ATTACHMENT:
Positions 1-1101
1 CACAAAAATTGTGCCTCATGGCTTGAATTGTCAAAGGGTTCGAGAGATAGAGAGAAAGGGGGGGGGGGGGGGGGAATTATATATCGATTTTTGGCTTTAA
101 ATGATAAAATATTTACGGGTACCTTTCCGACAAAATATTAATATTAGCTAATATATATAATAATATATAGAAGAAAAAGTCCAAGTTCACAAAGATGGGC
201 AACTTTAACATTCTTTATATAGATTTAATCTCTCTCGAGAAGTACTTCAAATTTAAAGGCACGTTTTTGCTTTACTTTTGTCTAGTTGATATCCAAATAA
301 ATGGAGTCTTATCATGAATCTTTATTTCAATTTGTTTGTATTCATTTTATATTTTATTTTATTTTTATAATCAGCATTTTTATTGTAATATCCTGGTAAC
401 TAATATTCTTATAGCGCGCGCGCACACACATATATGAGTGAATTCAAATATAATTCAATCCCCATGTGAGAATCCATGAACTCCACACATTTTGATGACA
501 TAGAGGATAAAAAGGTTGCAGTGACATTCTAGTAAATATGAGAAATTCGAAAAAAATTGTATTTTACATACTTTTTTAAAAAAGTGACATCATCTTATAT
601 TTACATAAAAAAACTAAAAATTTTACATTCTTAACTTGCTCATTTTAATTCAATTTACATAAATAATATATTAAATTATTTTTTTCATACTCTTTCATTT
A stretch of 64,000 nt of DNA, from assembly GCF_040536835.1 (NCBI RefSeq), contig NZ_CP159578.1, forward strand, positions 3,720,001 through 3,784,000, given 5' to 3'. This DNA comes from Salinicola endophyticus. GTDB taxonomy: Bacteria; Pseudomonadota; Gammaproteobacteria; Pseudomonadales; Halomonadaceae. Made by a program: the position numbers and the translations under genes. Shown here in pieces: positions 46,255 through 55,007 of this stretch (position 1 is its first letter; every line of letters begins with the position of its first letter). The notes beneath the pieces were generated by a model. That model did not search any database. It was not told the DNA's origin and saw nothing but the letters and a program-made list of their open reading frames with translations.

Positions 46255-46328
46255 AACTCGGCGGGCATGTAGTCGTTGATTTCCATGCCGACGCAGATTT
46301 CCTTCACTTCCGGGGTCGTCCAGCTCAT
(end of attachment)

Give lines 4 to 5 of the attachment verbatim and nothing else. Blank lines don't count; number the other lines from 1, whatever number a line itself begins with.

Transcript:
201 AACTTTAACATTCTTTATATAGATTTAATCTCTCTCGAGAAGTACTTCAAATTTAAAGGCACGTTTTTGCTTTACTTTTGTCTAGTTGATATCCAAATAA
301 ATGGAGTCTTATCATGAATCTTTATTTCAATTTGTTTGTATTCATTTTATATTTTATTTTATTTTTATAATCAGCATTTTTATTGTAATATCCTGGTAAC